Hi! This course is focused on intuition, not memorization. Let's dive in.
We usually take shapes and formulas at face value, as a single pattern. Calculus gives us two superpowers to dig deeper:
X-Ray Vision: You see the hidden pieces inside a pattern. You don't just see the tree, you know it's made of rings, with another growing as we speak. (image source)
Time-Lapse Vision: You see the future path of an object laid out before you (cool, right?). "Hey, there's the moon. In the next few days it'll be rising and changing to a nice red color. I'll wait 6 days and take the perfect photo then." (image source)
So why is Calculus useful? Well, just imagine having X-Ray or Time-Lapse vision to use at will. That object over there, how was it put together? What will happen to it?
(Strangely, my letters to Marvel about Calculus-man have been ignored to date.)
What do X-Ray and Time-Lapse vision have in common? They examine patterns step-by-step. An X-Ray shows the individual slices inside, and a time-lapse puts each future state next to the other.
This seems pretty abstract. Let's look at a few famous patterns:
We have a vague feeling these formulas are connected, right?
Let's turn our X-Ray vision and see where this leads. Suppose we know the equation for circumference ($$$2 \pi r$$$) and want to figure out the equation for area. What can we do?
This is a tough question. Squares are easy to measure, but what can we do with an ever-curving shape?
Calculus to the rescue. Let's use our X-Ray vision to realize a disc is really just a bunch of rings put together. Similar to a tree trunk, here's a "step-by-step" view of a filled-in circle:
Why does this viewpoint help? Well, let's unroll those curled-up rings so they're easier to measure:
Whoa! We have a bunch of straightened rings that form a triangle, which is much easier to measure (Wikipedia has an animation).
The height of the largest ring is the full circumference ($$$2 \pi r$$$), and each ring gets smaller. The height of each ring depends on its original distance from the center; the ring 3 inches from the center has a height of $$$2 \pi \cdot 3$$$ inches. The smallest ring is a pinpoint, more or less, without any height at all.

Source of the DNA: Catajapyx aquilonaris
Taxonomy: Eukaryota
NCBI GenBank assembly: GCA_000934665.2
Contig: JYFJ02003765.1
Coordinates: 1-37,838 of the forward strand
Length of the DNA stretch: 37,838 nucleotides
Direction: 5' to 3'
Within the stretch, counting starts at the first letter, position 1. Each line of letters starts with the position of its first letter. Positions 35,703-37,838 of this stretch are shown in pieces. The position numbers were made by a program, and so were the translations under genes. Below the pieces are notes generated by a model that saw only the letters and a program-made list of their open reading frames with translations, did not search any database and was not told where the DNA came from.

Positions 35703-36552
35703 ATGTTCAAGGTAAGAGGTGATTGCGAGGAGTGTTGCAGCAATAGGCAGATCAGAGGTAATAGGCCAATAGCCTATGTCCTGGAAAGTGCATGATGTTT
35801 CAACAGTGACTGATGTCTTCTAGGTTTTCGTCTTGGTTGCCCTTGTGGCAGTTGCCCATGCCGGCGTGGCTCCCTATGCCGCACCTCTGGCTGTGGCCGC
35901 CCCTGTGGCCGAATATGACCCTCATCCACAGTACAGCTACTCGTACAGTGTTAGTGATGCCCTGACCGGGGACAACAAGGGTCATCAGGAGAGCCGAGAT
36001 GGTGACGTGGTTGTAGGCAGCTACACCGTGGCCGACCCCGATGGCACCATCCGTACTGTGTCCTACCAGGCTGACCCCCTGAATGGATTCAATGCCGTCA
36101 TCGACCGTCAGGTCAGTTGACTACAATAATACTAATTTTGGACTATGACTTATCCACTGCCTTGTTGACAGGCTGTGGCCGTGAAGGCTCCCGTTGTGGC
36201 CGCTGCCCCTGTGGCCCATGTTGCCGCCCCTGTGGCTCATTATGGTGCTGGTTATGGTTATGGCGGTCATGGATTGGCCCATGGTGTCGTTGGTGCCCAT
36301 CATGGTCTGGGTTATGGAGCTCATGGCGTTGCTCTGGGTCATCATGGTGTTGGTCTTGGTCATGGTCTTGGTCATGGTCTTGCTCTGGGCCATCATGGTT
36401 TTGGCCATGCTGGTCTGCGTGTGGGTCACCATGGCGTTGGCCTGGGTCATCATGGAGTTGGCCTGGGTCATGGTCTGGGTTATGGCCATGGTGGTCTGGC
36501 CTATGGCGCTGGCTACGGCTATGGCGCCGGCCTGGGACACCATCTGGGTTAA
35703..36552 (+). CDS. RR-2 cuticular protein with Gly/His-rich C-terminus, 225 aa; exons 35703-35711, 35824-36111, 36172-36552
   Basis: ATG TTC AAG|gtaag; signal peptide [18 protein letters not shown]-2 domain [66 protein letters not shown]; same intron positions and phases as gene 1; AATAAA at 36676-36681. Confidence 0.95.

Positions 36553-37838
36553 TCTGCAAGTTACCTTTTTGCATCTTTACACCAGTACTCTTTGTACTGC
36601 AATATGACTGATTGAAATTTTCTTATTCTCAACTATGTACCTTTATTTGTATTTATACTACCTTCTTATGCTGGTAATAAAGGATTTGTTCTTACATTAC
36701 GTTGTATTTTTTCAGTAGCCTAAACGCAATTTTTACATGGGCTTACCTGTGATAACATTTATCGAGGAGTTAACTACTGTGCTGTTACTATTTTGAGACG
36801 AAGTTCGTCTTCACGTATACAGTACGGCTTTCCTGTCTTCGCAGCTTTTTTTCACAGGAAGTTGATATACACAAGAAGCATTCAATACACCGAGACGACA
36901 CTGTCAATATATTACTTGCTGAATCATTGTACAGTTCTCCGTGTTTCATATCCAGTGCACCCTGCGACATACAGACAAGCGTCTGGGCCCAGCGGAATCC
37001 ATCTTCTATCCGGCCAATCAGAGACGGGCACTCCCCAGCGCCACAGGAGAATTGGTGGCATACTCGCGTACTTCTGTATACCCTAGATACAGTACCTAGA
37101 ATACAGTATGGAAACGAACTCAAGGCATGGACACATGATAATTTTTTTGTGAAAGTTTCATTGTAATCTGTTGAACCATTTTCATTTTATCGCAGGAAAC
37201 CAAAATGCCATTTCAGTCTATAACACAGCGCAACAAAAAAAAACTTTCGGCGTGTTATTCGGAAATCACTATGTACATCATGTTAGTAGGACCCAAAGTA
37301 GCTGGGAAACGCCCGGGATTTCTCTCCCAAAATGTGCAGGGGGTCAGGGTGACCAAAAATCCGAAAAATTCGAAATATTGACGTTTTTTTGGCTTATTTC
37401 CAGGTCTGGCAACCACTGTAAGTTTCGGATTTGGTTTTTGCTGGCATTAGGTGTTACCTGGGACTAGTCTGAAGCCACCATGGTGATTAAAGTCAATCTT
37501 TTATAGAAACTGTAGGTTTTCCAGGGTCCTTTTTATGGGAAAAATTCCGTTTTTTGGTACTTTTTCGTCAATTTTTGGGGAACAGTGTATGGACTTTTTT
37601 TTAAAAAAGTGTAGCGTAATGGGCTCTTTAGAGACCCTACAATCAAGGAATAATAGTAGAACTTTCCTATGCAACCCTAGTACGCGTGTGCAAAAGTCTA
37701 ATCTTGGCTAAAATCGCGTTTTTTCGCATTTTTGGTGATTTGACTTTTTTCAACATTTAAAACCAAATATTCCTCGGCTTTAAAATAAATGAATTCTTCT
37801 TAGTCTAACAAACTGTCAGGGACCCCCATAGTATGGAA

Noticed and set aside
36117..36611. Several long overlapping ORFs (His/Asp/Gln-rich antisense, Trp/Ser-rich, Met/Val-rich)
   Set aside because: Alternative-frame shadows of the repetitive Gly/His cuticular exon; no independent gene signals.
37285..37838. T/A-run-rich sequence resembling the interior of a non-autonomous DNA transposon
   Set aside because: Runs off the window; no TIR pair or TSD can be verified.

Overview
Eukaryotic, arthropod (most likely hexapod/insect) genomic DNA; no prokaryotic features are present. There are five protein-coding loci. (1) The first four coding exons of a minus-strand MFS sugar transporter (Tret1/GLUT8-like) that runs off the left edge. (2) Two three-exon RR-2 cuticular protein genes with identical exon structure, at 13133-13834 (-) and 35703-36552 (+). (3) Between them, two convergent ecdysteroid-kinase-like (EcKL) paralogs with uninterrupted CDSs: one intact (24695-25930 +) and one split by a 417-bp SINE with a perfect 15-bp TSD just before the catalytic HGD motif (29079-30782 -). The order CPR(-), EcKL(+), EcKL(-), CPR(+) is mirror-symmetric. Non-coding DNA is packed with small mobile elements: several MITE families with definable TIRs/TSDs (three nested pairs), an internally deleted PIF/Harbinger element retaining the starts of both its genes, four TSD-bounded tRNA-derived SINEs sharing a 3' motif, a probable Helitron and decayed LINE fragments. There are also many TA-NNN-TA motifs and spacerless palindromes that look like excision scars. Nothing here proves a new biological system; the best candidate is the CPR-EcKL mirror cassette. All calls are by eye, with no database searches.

And because triangles are easier to measure than circles, finding the area isn't too much trouble. The area of the “ring triangle” = $$$\frac{1}{2} base \cdot height = \frac{1}{2} r (2 \pi r) = \pi r^2$$$, which is the formula for a circle's area!
Our X-Ray vision revealed a simple, easy-to-measure structure within a curvy shape. We realized a circle and a set of glued-together rings were really the same. From another perspective, a filled-in disc is the "time lapse" of a ring that got larger and larger.
Remember learning arithmetic? We learned a few things to do with numbers (and equations): add/subtract, multiply/divide, and use exponents/roots. Not a bad start.
Calculus gives us two new options: split apart and glue together. A key epiphany of calculus is that our existing patterns can be seen as a bunch of glued-together pieces. It's like staring at a building and knowing it was made brick-by-brick.
It depends. What can you do with arithmetic?
Technically, we don't need numbers. Our caveman ancestors did fine (well, for some version of "fine"). But having an idea of quantity makes the world a lot easier. You don't have a "big" and "small" pile of rocks: you have an exact count. You don't need to describe your mood as "good" or "great" -- you can explain your mood from 1 to 10.
Arithmetic provides universal metaphors that go beyond computation, and once seen, they're difficult to give up.
Calculus is similar: it's a step-by-step view of the world. Do we need X-Ray and Time Lapse vision all the time? Nope. But they're nice perspectives to "turn on" when we face a puzzling situation. What steps got us here? What's the next thing that will happen? Where does our future path lead?
There are specific rules to calculus, just like there are rules to arithmetic. And they're quite useful when you're cranking through an equation. But don't forget there are general notions of "quantity" and "step-by-step thinking" that we can bring everywhere.
Our primary goal is to feel what a calculus perspective is like (What Would Archimedes Do?). Over time, we'll work up to using the specific rules ourselves.
There's no real "homework", just a few questions to make sure things clicked:
1) What's your grandma-friendly explanation (or for grandpa, a child, a friend...) of what you've learned?
2) How'd the lesson go? Any aha! moments or areas to clarify?
You can leave your responses in the comment section below. Thanks!
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